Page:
Over the years, the event outgrew the space and moved from location to location, including a tour to cities as far flung as Milan and Florence. Finally, it found its current resting space within the hallowed lecture halls of the MAXXI and MACRO museums in Rome. This transition of space from studio to museum atmosphere allowed more of the public to attend, but also lost some of its intimacy and freedom. While the studio operated as a laboratory environment in which there was freedom to test out new ideas and young, emerging and unestablished artists were frequently invited to speak, the pedigree of a museum carried with it a formality and caution that now only allowed established, mostly mid-career artists to present. However, some things have not changed and the basic premise of I Martedì Critici has remained consistent: whom Dambruoso presents is a reflection of how he sees art today. The “lectures” still retain their interview format in an attempt to show art in a direct and approachable context. I Martedì Critici is, and always will be, about the process of creating the story of contemporary art as it happens.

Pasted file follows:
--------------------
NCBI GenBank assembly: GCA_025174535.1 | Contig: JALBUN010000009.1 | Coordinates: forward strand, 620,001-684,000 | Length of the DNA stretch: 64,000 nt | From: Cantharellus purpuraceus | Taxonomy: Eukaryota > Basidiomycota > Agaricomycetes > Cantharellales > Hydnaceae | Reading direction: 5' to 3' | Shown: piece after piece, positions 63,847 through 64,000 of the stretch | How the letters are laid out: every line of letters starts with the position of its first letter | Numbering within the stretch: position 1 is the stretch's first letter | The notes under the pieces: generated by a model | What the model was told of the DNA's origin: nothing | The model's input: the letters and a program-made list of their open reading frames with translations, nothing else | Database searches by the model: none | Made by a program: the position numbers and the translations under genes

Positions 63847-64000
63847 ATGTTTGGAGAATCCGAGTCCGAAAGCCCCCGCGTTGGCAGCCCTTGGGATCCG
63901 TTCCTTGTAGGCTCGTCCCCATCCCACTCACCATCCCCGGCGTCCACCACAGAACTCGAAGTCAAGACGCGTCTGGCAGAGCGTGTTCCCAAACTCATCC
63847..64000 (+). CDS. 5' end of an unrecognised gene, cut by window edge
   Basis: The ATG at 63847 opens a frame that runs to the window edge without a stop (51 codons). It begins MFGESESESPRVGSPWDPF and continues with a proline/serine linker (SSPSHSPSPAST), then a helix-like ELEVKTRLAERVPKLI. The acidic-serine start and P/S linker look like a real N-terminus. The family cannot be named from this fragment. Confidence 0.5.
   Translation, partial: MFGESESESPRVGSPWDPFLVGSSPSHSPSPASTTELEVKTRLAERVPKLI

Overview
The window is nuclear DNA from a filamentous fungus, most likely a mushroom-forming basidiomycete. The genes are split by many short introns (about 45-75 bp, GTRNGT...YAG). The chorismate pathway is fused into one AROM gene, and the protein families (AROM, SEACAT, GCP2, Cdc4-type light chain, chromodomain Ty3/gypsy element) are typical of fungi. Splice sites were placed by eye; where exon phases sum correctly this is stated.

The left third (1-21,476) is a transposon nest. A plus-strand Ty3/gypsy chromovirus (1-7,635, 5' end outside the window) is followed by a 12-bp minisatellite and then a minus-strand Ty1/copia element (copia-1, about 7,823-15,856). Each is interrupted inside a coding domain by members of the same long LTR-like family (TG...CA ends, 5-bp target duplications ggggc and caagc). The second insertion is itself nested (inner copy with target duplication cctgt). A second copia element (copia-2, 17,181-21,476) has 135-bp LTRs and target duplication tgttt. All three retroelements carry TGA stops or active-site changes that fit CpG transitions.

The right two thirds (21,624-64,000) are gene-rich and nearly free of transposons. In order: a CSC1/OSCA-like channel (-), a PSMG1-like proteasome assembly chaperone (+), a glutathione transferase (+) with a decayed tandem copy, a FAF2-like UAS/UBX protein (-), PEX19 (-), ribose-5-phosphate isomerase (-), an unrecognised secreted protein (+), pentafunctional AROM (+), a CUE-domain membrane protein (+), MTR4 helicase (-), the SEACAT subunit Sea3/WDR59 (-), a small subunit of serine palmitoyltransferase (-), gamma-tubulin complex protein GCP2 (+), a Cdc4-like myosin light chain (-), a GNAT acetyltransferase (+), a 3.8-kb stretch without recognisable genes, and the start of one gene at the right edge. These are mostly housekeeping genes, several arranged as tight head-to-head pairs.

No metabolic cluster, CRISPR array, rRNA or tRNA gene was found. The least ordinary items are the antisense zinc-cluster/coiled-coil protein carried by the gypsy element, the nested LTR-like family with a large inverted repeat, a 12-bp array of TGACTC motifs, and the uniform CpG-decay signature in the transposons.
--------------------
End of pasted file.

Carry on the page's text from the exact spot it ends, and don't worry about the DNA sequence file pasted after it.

Following his lecture, Dambruoso joined the Art majors for guest critiques in their studio spaces downstairs. A phenomenal opportunity, Dambruoso provided his professional feedback and commentary on the paintings, sculptures, drawings, and video pieces presented at each desk. A unique and inspiring talk, Dambruoso’s lecture provided a vivid glimpse into the contemporary art world in Rome.

Dambruoso watches a video installation by Rachel Margolis, BFA 16'. Photo: Melody Stein

Dambruoso watches a video installation by Rachel Margolis, BFA 16′. Photo: Melody Stein

Shayna Anderson, BFA 16' explains her series of drawings and paintings.

Shayna Anderson, BFA 16′ explains her series of drawings and paintings.

Dambruoso offers feedback as he wanders from desk to desk. Here, with Melody Stein, BFA 16'

Dambruoso offers feedback as he wanders from desk to desk. Here, with Melody Stein, BFA 16′

 

 

12
Mar